The story moved the ex-colleagues of the Band of Piety, who undertook an original work of art that exhibits a reclining sculpture of the famed Mrs. Jeannette Ryder with a dog at her feet as a symbol of the loyalty of he who accompanied his owner even after death until his own death.

Today Havana also has its Rinti and reveres him with the following words:  Loyal Even After Death.  An expression which is placed in bronze letters on the back part of the mutt.

Translated by mlk

May 7 2012

The Tomb of the Domino Tile / Wendy Iriepa and Ignacio Estrada

Tumba del Domino (1)Tumba del Domino (2)Who in Cuba has not played a good game of dominoes?  Who does not recognize that dominoes is the excellent table game for the whole Cuban family wherever it may be?  Did you know that in the Colon Cemetery there exists a tomb that is distinguished by having a domino tile on its top?

The tomb was the property of Juana Martin de Martin, who was the owner of the Havana garden Fenix.  The unit is distinguished by the domino tile known as the double three carved in white marble, and the date with the sequence of the play in the fatal moment of her demise.  They say that to the amazement of those present at the game she still even after death held in her hands the tile that characterizes the Tomb.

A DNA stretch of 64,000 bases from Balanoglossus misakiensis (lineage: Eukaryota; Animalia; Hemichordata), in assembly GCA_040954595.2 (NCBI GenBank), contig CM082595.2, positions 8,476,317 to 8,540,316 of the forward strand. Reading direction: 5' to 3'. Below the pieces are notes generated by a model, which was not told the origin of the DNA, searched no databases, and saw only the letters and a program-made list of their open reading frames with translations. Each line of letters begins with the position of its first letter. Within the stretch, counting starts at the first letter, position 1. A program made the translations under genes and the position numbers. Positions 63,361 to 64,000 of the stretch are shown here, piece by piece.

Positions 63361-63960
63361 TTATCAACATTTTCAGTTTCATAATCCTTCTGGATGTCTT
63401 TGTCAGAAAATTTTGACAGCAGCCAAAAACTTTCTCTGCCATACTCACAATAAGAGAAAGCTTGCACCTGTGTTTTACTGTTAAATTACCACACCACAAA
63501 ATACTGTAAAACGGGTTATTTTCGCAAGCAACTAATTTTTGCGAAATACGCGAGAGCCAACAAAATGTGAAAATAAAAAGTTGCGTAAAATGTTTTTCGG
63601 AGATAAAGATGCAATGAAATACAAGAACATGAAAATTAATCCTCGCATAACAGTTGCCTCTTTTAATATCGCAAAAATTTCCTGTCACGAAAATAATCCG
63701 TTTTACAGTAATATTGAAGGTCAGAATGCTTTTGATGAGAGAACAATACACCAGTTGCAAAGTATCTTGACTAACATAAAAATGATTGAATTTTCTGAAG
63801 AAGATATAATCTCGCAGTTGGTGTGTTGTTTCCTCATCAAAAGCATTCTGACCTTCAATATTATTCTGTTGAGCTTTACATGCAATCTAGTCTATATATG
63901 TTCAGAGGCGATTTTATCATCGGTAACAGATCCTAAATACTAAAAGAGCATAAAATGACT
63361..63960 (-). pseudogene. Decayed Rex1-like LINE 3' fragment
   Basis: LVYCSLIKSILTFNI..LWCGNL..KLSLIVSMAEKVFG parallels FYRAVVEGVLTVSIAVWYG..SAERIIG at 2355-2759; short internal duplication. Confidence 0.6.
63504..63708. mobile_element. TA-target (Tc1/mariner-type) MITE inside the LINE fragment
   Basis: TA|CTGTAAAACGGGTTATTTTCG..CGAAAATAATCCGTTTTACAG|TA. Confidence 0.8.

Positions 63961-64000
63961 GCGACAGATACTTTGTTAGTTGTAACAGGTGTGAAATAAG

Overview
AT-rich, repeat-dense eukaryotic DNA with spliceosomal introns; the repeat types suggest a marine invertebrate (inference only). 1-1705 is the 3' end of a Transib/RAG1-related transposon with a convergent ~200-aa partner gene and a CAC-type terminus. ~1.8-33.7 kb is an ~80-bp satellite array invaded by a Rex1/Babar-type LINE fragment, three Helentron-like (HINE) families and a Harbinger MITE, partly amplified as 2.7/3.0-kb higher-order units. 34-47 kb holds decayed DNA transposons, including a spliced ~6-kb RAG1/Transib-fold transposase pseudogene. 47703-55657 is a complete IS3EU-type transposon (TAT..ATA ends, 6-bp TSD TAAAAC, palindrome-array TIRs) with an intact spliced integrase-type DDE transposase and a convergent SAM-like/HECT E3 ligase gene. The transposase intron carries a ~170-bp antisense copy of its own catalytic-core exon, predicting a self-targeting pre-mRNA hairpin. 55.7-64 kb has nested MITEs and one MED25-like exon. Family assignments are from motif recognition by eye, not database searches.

It is really an honor for such a noble table game to be venerated or handled by Cubans in any of the artistic expressions.  The double three is the last tile this woman could have in her hands and today she leaves it as a legacy to those who stop to contemplate what was her last game.

Translated by mlk

May 7 2012

Rescuing Treasures From the Darkness / Yoaxis Marcheco Suarez

 By:  Yoaxis Marcheco Suarez

As roof the cloudless sky and an almost scorching sun, as walls the walls the Havana Malecon, the old buildings of old Havana, the Morro and the cloudy waters of the Bahia, a landscape that although worn, still looks beautiful. All this forms the temple of the Alcance Victoria (Victory Reach) Church which, more than a name, is an invitation of accept Christ who redeems us, who frees us from all burden of sin and anguish.

Organized some 10 years earlier and with a membership of more than 100 people, Victory Reach directs its evangelical work towards the young people of Havana, getting from the social waste many treasures that the currently corrupt Cuban society has covered in mud.  Many transform their lives thanks to the determination of these brothers who carry the light of the Word of God to the darkest places of the sad and gloomy capital of the Cubans.